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Nature and Madness

Paul Shepard Foreword by C. L. Rawlins

Publication Year: 1998

Through much of history our relationship with the earth has been plagued by ambivalence--we not only enjoy and appreciate the forces and manifestations of nature, we seek to plunder, alter, and control them. Here Paul Shepard uncovers the cultural roots of our ecological crisis and proposes ways to repair broken bonds with the earth, our past, and nature. Ultimately encouraging, he notes, "There is a secret person undamaged in every individual. We have not lost, and cannot lose, the genuine impulse."

Published by: University of Georgia Press

Contents

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pp. vii-

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Foreword

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pp. ix-xviii

Paul Shepard's introduction, written in 1982, places this work in its intellectual context: the analysis of human character as a natural phenomenon. But his ideas also have tremendous moral weight. Despite our present environmental destructiveness, he says, we are capable of being good, not just as individuals but as a species....

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Preface

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pp. xix-xxii

This is a progress report. Initially my effort was to seek and understand the historical origins of an environmental esthetic. In Man in the Landscape I examined Renaissance sources of the American traditions of landscape painting and gardening as kernels from which our leisure takes its expression in travel and nature study. But that esthetic is...

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1. Introduction

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pp. 1-17

My question is: why do men persist in destroying their habitat? I have, at different times, believed the answer was a lack of information, faulty technique, or insensibility. Certainly intuitions of the interdependence of all life are an ancient wisdom, perhaps as old as thought itself, occasionally rediscovered, as it has been...

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2. The Domesticators

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pp. 19-46

Of half the time since the beginning of the momentous revolution by which agriculture and village life began to reshape the condition of human existence we know almost nothing of the felt experience. On how the world was seen we have only surmises based on bits of material culture, dug up like fossil imprints of ideas. Archaeology...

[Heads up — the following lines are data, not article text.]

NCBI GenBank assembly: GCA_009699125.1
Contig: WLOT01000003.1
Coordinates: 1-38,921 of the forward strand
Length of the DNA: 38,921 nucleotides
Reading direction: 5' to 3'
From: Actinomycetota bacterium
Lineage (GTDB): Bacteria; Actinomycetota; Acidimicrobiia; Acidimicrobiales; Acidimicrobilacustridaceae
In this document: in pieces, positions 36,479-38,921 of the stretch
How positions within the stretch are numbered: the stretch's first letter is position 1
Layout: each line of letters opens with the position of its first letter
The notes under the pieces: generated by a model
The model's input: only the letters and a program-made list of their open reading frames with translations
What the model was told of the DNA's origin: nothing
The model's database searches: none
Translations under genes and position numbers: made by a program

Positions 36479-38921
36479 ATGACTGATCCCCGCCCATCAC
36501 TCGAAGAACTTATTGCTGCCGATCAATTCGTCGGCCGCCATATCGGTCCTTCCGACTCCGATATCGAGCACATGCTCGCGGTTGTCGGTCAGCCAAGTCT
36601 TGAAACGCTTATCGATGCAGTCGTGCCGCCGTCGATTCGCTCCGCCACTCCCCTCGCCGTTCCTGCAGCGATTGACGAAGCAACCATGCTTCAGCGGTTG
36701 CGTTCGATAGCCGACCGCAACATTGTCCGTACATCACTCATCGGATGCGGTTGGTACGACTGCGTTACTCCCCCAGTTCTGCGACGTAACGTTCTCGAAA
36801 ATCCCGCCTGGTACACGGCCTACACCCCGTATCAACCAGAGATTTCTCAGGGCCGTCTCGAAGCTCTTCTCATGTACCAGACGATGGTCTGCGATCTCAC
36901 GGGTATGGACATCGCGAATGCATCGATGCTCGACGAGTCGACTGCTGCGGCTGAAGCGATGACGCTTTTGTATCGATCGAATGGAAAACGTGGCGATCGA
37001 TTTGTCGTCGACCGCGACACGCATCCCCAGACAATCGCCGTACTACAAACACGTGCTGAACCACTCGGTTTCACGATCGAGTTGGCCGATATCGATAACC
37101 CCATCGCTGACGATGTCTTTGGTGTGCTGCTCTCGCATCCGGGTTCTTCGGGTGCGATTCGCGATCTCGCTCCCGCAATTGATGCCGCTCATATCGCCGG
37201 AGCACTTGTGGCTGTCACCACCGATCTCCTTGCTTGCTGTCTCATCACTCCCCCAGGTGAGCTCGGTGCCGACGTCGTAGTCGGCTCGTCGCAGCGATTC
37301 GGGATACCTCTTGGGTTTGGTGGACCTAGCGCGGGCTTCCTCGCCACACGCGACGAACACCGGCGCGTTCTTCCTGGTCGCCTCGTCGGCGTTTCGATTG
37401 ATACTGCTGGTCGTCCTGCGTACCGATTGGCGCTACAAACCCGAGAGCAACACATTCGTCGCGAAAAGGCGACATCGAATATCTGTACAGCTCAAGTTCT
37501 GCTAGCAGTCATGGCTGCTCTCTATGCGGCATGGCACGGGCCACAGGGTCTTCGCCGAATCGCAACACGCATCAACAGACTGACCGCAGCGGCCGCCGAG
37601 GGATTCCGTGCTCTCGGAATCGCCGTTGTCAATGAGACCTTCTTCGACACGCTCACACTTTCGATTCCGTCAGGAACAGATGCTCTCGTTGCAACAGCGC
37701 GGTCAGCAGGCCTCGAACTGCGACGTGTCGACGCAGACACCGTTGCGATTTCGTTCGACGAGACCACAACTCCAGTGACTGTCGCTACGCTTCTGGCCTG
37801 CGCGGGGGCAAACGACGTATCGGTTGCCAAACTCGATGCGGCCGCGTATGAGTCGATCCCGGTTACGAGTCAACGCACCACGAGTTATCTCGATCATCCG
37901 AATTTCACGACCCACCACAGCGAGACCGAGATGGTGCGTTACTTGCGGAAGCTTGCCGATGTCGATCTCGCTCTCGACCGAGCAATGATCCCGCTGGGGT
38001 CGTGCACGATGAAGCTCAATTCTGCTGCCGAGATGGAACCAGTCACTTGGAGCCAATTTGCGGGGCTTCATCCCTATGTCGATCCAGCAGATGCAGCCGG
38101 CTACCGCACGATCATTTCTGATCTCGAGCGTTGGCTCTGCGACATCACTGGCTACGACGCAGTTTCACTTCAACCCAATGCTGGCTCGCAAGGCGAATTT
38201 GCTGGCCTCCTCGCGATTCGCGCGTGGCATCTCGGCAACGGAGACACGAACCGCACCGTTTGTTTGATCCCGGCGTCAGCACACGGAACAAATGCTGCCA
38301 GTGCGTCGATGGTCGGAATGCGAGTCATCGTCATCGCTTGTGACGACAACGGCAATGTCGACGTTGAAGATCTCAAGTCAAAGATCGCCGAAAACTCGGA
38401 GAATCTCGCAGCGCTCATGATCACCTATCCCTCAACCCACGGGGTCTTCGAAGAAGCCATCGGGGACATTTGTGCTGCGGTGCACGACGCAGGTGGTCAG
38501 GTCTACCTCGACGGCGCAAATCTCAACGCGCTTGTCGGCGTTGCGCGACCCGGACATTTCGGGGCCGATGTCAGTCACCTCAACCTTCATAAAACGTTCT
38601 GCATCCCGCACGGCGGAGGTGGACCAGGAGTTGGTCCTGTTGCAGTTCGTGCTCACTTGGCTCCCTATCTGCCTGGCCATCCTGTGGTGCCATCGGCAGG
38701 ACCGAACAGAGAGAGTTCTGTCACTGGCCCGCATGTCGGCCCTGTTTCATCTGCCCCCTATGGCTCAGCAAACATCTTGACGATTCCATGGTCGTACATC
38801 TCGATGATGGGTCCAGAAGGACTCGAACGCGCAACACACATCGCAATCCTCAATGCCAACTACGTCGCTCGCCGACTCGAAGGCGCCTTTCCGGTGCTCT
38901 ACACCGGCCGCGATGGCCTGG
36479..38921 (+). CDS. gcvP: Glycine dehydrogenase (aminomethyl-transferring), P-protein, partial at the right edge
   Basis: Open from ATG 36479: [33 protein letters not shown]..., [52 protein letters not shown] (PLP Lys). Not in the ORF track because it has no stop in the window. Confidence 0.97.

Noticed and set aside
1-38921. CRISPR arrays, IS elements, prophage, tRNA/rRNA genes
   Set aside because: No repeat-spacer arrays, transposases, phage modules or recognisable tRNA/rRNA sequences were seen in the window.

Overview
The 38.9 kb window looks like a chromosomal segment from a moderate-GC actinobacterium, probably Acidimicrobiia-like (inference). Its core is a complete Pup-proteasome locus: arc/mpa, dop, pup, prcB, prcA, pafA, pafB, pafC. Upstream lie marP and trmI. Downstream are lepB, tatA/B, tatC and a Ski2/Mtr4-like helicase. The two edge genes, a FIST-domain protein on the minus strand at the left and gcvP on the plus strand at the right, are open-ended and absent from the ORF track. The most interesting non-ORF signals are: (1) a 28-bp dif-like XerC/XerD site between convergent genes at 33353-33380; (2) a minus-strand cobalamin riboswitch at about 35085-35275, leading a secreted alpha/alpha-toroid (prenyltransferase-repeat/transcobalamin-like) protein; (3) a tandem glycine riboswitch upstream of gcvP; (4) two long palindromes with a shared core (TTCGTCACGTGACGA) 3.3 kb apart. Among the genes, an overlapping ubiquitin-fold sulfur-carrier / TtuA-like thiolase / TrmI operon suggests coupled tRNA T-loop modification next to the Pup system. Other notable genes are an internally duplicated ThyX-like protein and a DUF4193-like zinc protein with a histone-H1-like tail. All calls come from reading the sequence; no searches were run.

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3. The Desert Fathers

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pp. 47-73

If ideas have habitats in which they originate and prosper, then the desert edge might be called the home of Western thought. Historically this is common knowledge, for the peoples of the dry landscapes of Egypt, Sumer, Assyria, Palestine, and the Eastern European and Eurasian borders of the Mediterranean Sea fashioned many of the concepts that define Occidental civilization....

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4. The Puritans

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pp. 75-92

The concepts, illusions, and dreams about nature that mark Protestant thought are not, to me, comprehensible in terms only of the Reformation. Those notions saturate the modern world; its radio preachers, newspaper editorialists, and corporate warlocks alike make pronouncements whose origins are many centuries old.1 Their...

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5. The Mechanists

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pp. 93-108

It is odd, after seventy centuries of city life, that we continue to be uneasy about it and uncertain as to what is wrong. The situation is like those psychological illnesses in which the patient shows a devilish capacity to obscure the real problem from himself. A demon seems to make false leads,...

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6. The Dance of Neoteny and Ontogeny

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pp. 109-130

In the ideology of recent times—of progress and the self-making of the person and the society, of the ego's selection of choices of what-to-be, appended to a body—the child is a sac physiologique that is fostered and that grasps or obtains thought and intelligence. Epigenesis is a contrary concept of life cycle (or ontogeny). The person emerges in a genetic calendar by stages, with time-critical constraints and needs, so that instinct and experience act in concert....

Notes

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pp. 154-173

Index

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pp. 175-178


E-ISBN-13: 9780820342337
E-ISBN-10: 0820342335
Print-ISBN-13: 9780820319803
Print-ISBN-10: 0820319805

Page Count: 200
Publication Year: 1998